OK Contemporary announces opening date, reveals first exhibition details
When the new Oklahoma Contemporary Arts Center opens in downtown Oklahoma City on March 13, 2020, its inaugural exhibition will present an insightful survey exploring the ways in which artists use light. The new center will bring visitors to the north side of downtown, with the new campus on Broadway Avenue's northeast side, near NW 11th Street.
The exhibition – titled "Bright Golden Haze" in reference to the first line in Rodgers and Hammerstein’s iconic musical "Oklahoma!" – will present a thematic grouping of new, recent and site-specific works. Exhibiting artists from around the world and in Oklahoma will provide unique perspectives on how environment, identity and perception are shaped through the intangible and omnipresent medium of light.
Bright Golden Haze" and all other exhibitions at Oklahoma Contemporary are free and open to the public, as part of the organization’s commitment to providing accessible art experiences.
“'Bright Golden Haze' starts with the way that our new building reflects and refracts the light from the expansive Oklahoma sky and considers the ways that artists define a place through light,” said Jennifer Scanlan, the exhibition’s curator and exhibitions director at Oklahoma Contemporary. “We are particularly excited about the number of new and site-specific works included; visitors will have the opportunity to challenge their perception and rethink the way they look at the world around them.”
Designed by Rand Elliott Architects and built by Smith & Pickel Construction, the new building, which inspired the exhibition’s theme of light and place, features a luminous facade that captures Oklahoma’s ever-changing weather and light.
The grounds also include a renovated historic warehouse (to house ceramics and fiber studios and metal and wood sculpture studios) and a three-block arts park, providing space for outdoor exhibitions, education programs and public performances.
Oklahoma Contemporary Executive Director Eddie Walker said weather has pushed the building's opening back to March. The new building was originally slated to open in fall 2019 then the opening was moved to January.
Everyone involved in construction in Oklahoma has faced weather delays,” he said. “We’ve heard of at least half a dozen other ongoing projects that are behind based on an exceptional amount of rain: According to the Oklahoma Climatological Survey, 2019 is on track to be the second wettest year of the last 30 years in central Oklahoma, plus we had 84 days of rain in 2018.”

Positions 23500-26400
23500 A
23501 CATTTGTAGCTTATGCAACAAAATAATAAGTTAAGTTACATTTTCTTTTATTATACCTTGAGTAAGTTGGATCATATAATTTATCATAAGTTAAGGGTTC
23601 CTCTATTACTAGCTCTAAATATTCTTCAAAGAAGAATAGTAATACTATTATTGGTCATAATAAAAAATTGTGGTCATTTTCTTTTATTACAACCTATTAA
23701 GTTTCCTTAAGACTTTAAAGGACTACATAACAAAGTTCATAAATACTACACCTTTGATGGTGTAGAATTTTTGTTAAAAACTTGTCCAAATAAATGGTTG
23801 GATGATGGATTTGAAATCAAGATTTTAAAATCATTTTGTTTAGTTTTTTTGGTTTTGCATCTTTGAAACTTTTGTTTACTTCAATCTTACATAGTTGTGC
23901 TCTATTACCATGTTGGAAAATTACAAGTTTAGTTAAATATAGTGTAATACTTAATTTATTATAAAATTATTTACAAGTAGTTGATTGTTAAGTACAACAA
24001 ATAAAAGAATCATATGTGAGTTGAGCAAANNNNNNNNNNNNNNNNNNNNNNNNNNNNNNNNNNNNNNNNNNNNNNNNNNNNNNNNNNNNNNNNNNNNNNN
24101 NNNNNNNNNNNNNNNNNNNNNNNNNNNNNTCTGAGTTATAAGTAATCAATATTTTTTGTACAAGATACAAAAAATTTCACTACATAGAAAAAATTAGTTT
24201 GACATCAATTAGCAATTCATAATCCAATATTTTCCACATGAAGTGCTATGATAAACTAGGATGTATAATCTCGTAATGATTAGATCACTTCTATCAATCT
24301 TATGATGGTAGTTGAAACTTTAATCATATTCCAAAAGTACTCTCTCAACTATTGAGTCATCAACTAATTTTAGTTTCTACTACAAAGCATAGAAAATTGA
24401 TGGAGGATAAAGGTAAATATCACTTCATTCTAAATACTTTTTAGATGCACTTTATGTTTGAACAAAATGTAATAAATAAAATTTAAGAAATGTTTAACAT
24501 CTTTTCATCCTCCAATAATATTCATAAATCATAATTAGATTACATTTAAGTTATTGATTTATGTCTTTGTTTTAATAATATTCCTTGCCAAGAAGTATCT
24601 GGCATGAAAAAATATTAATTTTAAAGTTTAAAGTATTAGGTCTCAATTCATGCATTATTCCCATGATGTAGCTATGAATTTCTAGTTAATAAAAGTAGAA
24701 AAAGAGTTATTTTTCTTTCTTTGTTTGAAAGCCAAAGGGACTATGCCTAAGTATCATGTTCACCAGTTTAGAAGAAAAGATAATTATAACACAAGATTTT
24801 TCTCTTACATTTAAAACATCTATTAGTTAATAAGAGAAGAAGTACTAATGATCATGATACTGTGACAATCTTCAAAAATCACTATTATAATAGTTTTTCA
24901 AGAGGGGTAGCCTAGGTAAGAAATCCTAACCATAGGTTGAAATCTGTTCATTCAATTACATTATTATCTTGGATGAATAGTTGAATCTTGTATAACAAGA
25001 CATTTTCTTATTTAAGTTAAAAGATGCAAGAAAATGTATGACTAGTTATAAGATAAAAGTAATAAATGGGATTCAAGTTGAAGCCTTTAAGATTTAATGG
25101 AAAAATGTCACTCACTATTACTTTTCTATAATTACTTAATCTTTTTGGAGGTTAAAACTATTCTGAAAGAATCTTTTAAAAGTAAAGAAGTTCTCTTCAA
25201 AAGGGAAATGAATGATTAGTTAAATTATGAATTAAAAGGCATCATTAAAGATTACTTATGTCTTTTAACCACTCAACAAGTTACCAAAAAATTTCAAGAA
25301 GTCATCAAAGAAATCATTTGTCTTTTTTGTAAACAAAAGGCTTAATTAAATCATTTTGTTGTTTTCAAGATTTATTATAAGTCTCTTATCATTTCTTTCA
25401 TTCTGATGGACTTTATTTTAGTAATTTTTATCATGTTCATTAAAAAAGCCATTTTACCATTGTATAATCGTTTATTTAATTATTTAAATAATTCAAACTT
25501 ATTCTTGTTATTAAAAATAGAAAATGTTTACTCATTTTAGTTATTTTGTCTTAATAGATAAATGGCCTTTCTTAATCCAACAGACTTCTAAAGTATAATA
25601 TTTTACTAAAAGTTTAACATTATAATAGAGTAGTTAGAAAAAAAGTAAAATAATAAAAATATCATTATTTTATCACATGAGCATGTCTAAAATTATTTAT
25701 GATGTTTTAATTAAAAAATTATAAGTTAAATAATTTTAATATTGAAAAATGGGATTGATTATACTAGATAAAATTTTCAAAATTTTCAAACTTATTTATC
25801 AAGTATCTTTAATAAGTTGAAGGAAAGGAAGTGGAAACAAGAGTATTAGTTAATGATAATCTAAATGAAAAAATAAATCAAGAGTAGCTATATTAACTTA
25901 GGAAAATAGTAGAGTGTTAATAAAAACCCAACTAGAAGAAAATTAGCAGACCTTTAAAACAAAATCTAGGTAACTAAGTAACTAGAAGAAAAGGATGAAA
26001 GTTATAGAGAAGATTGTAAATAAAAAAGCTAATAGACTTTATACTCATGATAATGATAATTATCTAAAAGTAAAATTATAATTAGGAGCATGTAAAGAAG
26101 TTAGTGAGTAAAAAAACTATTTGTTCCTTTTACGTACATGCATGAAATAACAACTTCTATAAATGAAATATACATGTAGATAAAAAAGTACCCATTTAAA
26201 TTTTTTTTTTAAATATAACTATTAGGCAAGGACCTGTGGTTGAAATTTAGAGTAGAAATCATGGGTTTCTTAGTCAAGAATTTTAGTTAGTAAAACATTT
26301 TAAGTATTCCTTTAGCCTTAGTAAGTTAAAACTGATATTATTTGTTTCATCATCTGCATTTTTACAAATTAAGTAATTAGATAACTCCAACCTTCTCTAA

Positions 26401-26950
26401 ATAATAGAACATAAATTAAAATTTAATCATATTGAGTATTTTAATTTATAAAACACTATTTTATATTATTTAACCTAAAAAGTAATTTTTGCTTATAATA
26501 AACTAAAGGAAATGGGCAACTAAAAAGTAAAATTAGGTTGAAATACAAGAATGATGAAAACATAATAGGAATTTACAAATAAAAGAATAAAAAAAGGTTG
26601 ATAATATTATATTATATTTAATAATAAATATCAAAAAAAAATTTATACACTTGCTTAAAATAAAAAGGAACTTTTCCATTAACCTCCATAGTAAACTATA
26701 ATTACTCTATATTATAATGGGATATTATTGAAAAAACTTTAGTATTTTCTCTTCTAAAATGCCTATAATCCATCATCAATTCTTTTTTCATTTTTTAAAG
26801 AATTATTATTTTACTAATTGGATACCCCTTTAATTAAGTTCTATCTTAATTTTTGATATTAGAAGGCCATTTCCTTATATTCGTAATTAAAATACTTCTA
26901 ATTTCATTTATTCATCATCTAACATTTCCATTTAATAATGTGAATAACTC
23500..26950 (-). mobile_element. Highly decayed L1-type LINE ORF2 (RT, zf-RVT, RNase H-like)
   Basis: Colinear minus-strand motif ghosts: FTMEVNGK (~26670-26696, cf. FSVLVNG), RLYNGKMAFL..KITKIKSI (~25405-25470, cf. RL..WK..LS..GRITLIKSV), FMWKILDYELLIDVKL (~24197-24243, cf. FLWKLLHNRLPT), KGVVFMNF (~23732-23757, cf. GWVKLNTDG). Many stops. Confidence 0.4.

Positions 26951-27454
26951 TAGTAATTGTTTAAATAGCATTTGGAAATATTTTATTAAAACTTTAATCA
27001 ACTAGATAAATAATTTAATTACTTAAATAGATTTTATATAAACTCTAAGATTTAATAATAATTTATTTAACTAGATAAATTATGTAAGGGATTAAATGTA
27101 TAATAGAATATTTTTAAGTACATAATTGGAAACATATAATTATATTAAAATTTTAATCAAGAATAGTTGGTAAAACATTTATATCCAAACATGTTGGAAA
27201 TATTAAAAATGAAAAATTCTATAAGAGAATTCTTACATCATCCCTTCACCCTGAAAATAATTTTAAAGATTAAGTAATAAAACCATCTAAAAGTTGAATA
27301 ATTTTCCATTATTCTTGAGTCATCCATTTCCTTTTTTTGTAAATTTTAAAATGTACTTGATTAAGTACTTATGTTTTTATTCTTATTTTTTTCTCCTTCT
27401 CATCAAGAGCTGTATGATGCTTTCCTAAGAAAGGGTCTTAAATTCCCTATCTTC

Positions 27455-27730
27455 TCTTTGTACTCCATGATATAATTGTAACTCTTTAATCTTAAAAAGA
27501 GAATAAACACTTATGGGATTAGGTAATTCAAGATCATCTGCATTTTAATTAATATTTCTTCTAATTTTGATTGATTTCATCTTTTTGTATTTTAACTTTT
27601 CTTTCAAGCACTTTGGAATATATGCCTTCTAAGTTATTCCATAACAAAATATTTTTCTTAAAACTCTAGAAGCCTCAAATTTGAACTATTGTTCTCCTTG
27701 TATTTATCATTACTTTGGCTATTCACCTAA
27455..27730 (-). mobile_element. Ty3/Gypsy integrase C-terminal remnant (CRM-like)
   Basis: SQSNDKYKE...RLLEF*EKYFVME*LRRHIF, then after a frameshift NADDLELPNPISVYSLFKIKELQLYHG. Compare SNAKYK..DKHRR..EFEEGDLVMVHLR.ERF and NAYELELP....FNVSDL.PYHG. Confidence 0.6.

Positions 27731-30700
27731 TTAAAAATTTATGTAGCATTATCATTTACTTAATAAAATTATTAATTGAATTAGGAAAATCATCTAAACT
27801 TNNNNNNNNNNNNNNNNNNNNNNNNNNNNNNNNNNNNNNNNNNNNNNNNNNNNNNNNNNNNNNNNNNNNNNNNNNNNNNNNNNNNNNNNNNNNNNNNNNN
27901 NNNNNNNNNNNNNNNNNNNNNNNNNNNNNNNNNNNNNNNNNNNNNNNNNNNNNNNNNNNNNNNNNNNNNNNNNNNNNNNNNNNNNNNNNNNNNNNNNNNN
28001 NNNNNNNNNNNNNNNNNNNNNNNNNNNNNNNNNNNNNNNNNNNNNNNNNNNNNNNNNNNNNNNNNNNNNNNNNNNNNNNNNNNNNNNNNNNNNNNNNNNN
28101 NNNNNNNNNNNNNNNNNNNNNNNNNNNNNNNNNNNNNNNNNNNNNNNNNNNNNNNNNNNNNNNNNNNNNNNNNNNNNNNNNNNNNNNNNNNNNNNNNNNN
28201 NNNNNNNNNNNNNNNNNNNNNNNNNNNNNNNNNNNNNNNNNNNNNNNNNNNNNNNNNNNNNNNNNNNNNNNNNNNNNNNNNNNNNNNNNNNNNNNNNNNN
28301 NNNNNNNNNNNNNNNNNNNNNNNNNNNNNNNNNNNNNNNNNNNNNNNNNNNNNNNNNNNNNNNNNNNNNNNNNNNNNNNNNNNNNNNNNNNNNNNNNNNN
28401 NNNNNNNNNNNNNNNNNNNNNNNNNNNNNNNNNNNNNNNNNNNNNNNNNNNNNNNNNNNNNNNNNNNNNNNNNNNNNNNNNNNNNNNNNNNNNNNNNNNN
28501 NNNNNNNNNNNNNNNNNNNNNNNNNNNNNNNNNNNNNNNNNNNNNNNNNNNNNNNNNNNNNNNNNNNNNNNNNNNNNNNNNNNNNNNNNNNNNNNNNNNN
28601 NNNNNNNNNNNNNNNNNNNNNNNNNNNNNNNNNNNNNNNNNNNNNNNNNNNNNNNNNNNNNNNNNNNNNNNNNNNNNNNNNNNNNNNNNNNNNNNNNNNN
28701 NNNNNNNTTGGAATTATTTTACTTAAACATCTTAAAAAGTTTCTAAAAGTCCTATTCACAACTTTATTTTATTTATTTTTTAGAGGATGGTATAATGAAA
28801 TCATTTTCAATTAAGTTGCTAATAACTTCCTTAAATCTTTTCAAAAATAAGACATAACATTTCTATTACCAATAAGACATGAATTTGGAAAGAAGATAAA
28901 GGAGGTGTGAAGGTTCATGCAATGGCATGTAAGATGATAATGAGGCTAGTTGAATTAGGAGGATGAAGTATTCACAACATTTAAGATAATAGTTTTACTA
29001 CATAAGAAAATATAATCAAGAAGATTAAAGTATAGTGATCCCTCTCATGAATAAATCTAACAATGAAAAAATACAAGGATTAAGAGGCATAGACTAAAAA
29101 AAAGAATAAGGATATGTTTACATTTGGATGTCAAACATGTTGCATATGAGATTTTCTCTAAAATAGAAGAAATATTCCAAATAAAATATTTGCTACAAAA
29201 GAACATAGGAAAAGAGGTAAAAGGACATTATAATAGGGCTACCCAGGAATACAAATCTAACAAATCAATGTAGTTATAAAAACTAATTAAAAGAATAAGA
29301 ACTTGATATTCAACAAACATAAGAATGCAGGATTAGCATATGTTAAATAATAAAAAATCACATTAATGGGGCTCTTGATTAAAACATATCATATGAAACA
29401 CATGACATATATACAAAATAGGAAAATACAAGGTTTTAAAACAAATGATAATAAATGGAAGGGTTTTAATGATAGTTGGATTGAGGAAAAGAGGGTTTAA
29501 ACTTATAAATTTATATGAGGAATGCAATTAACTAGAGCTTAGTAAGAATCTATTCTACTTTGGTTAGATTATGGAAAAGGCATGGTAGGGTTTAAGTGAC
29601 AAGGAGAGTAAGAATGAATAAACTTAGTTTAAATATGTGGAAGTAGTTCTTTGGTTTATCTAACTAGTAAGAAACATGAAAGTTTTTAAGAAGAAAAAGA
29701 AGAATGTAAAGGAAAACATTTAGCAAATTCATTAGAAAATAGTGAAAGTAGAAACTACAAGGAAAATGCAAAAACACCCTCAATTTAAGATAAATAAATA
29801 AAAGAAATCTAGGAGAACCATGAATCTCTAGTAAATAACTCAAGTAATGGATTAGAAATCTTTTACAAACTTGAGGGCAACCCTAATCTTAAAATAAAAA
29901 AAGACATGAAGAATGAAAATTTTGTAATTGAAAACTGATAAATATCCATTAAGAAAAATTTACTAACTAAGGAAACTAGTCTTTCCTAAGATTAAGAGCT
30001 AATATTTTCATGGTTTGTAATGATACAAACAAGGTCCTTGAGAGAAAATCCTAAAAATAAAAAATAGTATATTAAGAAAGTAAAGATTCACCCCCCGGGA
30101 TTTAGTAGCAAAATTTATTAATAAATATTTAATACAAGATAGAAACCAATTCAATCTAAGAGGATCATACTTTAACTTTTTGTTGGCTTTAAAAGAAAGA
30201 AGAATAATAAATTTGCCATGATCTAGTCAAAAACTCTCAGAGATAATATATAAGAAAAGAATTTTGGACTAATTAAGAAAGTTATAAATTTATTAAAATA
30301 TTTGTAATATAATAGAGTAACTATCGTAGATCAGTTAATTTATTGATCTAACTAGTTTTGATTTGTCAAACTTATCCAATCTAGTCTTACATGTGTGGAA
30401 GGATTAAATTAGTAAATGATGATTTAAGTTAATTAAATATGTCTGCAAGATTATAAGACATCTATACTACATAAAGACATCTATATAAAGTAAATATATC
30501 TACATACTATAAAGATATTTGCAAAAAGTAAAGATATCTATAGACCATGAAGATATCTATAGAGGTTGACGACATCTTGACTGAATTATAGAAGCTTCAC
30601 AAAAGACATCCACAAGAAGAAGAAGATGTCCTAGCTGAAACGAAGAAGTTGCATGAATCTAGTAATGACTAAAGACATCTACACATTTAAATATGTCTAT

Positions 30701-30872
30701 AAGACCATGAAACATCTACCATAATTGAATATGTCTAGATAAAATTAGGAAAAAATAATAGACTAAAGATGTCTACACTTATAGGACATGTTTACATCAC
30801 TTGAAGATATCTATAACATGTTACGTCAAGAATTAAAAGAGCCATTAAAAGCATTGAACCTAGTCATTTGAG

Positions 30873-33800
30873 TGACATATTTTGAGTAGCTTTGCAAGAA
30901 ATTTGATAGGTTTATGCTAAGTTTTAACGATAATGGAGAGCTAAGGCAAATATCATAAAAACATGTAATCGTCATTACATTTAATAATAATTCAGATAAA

He added, “We’re pushing our grand opening to March to account for these delays and to give our exhibitions team ample time to install 'Bright Golden Haze'. This is going to be a blockbuster exhibition, with many works that are being built specifically for spaces in our new building, and artists and museum representatives from across the country will be on hand to assist in installation. We can’t wait to wow Oklahomans and visitors from around the world.”
The exhibition brings viewers on a visual journey exploring varied manifestations of light in artistic practice, beginning with traditional landscape images and ending in immersive, technology-driven installations that rupture the boundaries between physical and digital realities. The exhibition is designed by Los Angeles-based firm Chu + Gooding Architects. In addition to their robust architectural practice, Chu + Gooding have designed exhibitions for institutions including the Studio Museum in Harlem (New York), the Hammer Museum (Los Angeles) and the Huntington (San Marino).
Exhibition highlights include:
- Works that use light to create atmosphere, establish relationships and generate emotion, such as John Gerrard’s landscapes, which use video-game technology to re-create spaces, including an industrial farm in Oklahoma; an abstract work by Teresita Fernandez that considers the gleam of gold and its role in Latin America, in both indigenous cultures and the European colonizers; and Tavares Strachan’s neon installation "I Belong Here (White)", which asks who gets to decide who belongs where in America.
- Works exploring the central role of light in establishing and representing environment, such as an installation by Doty Glasco, which uses found photography from 1950s magazines that encouraged travel to the Southwest.
- Installations that create a sense of place through light, including a specially commissioned version of Leo Villareal’s newest work, "Star Ceiling", and a sculpture by Josh Tonsfeldt that utilizes dismantled LED screens to explore the “place” of the internet.
- In homage to the deeply influential Light and Space Movement artists, a recent work by Robert Irwin and pieces by the movement’s artistic successors, such as Camille Utterback. Utterback’s interactive installation engages two viewers directly, who respond to one another’s movement to create a digital “place” on a shared screen.
- Indigenous perspectives on light and place, from a site-specific installation by Marianne Nicolson (Dzawada'enuxw First Nation) that provides an alternative view of the Milky Way to a new landscape painting commissioned by Oklahoma Contemporary from Oklahoma artist Yatika Fields (Osage/Cherokee/Creek).
The new building is more than just an upgrade for the center. The move from Oklahoma Contemporary’s original home at the city’s State Fair Park is a significant step in the evolution of the organization, which was founded as a community-oriented arts center in 1989. The new Oklahoma Contemporary will greatly increase offerings across exhibitions, education and performance, with exceptional indoor and outdoor exhibition spaces, studios built to the specific needs of artists and performers, and classrooms that will allow the institution’s team of experienced educators to function as never before.